Give the new template a name, PresenterItemTemplate, and add it as a resource on the page.

The XAML only contains the ItemTemplate and ItemsSource properties. The DisplayMemberPath shown earlier is no longer required

<ListView ItemTemplate="{StaticResource PresenterItemTemplate}"
            ItemsSource="{x:Bind Presenters}" />

Each presenter is displayed using two columns that you can see defined in the following XAML. In the first column is an Image using the AvatarUrl property. The second column has a StackPanel, allowing the Name and Company to be stacked.

<DataTemplate x:Key="PresenterItemTemplate"
                x:DataType="local:Presenter">
    <Grid>
        <Grid.ColumnDefinitions>
            <ColumnDefinition Width="100" />
            <ColumnDefinition />
        </Grid.ColumnDefinitions>
        <Image Margin="8"
                Source="{x:Bind AvatarUrl}" />
        <StackPanel Grid.Column="1"
                    VerticalAlignment="Center">
            <TextBlock Margin="0,0,0,4"
                        Text="{x:Bind Name}"
                        Style="{StaticResource TitleTextBlockStyle}" />
            <TextBlock Text="{x:Bind Company}"
                        Style="{StaticResource SubtitleTextBlockStyle}" />
        </StackPanel>
    </Grid>
</DataTemplate>

Our items are already looking much better. Note that the hexagonal frame around the presenter’s avatar is part of the image, not the ItemTemplate.

Multiple Templates using a DataTemplateSelector as the ItemTemplateSelector

In some cases it may be necessary that you need to modify the ItemTemplate based on some attribute of the data. By setting the ItemTemplateSelector property on the ListView, you can dynamically switch the ItemTemplate that’s used.

For this example we’re going to use whether the presenter works for Microsoft or not, based on their Company property. I’ve created a derived class, PresenterTemplateSelector, off of the DataTemplateSelector base class. In the SelectTemplateCore method I’m inspecting the Company property and returning one of two DataTemplate based on whether its equal to “Microsoft”.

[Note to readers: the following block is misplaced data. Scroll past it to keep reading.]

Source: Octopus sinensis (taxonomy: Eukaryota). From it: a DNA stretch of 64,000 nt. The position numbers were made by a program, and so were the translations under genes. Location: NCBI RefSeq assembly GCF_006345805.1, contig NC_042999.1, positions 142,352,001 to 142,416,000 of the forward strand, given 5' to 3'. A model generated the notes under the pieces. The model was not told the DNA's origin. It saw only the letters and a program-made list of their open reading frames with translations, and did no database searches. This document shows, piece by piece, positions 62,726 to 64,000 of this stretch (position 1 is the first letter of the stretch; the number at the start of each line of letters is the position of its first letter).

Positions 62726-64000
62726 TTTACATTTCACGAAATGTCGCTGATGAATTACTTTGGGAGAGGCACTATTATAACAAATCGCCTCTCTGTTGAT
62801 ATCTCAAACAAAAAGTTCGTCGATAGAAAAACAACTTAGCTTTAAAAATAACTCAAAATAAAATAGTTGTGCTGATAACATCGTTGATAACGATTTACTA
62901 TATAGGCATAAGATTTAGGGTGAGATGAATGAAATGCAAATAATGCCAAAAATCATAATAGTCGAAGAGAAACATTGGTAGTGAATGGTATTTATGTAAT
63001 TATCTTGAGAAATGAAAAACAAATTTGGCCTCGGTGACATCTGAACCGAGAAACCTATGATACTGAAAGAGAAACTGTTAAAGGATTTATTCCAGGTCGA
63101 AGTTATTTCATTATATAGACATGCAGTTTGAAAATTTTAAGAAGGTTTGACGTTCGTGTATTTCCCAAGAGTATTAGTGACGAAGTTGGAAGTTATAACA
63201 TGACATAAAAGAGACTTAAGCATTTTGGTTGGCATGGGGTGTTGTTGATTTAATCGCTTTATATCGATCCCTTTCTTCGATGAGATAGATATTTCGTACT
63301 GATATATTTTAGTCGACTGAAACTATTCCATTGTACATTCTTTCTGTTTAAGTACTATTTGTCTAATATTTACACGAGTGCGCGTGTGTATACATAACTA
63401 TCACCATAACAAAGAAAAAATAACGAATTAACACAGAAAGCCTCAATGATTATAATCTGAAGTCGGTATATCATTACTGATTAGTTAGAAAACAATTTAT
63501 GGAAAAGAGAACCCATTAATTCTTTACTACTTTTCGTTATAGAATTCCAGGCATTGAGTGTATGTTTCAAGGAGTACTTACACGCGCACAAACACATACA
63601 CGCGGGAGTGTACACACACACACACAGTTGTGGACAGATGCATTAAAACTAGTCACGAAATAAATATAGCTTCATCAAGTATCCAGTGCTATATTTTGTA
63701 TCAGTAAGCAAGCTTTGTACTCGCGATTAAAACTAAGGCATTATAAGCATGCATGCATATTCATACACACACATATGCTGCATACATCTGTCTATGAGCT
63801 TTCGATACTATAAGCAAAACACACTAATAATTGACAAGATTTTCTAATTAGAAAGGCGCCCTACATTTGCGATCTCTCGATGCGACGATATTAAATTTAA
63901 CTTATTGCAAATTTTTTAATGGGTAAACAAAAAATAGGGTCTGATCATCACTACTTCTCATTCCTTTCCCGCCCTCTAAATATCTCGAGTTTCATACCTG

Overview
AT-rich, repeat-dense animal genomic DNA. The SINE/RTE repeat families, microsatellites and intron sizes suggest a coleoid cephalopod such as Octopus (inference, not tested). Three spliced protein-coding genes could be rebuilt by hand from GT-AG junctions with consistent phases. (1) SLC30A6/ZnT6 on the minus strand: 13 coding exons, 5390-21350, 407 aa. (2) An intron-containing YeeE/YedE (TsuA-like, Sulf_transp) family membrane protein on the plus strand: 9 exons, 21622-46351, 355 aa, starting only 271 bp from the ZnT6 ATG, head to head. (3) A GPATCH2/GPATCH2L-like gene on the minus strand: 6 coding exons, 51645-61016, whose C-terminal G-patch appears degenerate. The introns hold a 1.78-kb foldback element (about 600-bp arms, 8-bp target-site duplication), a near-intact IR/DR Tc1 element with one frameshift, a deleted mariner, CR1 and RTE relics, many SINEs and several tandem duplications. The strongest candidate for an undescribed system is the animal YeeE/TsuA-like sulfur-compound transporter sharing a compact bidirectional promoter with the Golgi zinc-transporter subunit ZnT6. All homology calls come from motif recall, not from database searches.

public class PresenterTemplateSelector:DataTemplateSelector
{
    public DataTemplate RegularPresenter { get; set; }
    public DataTemplate MicrosoftPresenter { get; set; }

    protected override DataTemplate SelectTemplateCore(object item)
    {
        if(item is Presenter presenter)
        {
            return presenter.Company == "Microsoft" ? MicrosoftPresenter : RegularPresenter;
        }

        return base.SelectTemplateCore(item);
    }
}

In the following XAML I’ve defined two DataTemplates. The difference is that the MicrosoftPresenterItemTemplate uses a Microsoft Logo in place of the presenter’s avatar image.

<Page.Resources>
    <DataTemplate x:Key="PresenterItemTemplate"
                    x:DataType="local:Presenter">
        <Grid>
            <Grid.ColumnDefinitions>
                <ColumnDefinition Width="100" />
                <ColumnDefinition />
            </Grid.ColumnDefinitions>
            <Image Margin="8"
                    Source="{x:Bind AvatarUrl}" />
            <StackPanel Grid.Column="1"
                        VerticalAlignment="Center">
                <TextBlock Margin="0,0,0,4"
                            Text="{x:Bind Name}"
                            Style="{StaticResource TitleTextBlockStyle}" />
                <TextBlock Text="{x:Bind Company}"
                            Style="{StaticResource SubtitleTextBlockStyle}" />
            </StackPanel>
        </Grid>
    </DataTemplate>
    <DataTemplate x:Key="MicrosoftPresenterItemTemplate"
                    x:DataType="local:Presenter">
        <Grid>
            <Grid.ColumnDefinitions>
                <ColumnDefinition Width="100" />
                <ColumnDefinition />
            </Grid.ColumnDefinitions>
            <Image Margin="8,32"
                    Source="http://img-prod-cms-rt-microsoft-com.akamaized.net/cms/api/am/imageFileData/RE2qVsJ?ver=3f74" />
            <StackPanel Grid.Column="1"
                        VerticalAlignment="Center">
                <TextBlock Margin="0,0,0,4"
                            Text="{x:Bind Name}"
                            Style="{StaticResource TitleTextBlockStyle}" />
                <TextBlock Text="{x:Bind Company}"
                            Style="{StaticResource SubtitleTextBlockStyle}" />
            </StackPanel>
        </Grid>
    </DataTemplate>
    <local:PresenterTemplateSelector x:Key="PresenterTemplateSelector"
                                        RegularPresenter="{StaticResource PresenterItemTemplate}"
                                        MicrosoftPresenter="{StaticResource MicrosoftPresenterItemTemplate}" />
</Page.Resources>


<Grid>
    <ListView ItemTemplateSelector="{StaticResource PresenterTemplateSelector}"
                ItemsSource="{x:Bind Presenters}" />
</Grid>

The two DataTemplates are specified as the RegularPresenter and MicrosoftPresenter properties on the PresenterTemplateSelector instance. Subsequently the PresenterTemplateSelector is set as the ItemTemplateSelector on the ListView. Running the application replaces the presenter’s avatar with a Microsoft logo for when the presenter has Microsoft as their Company.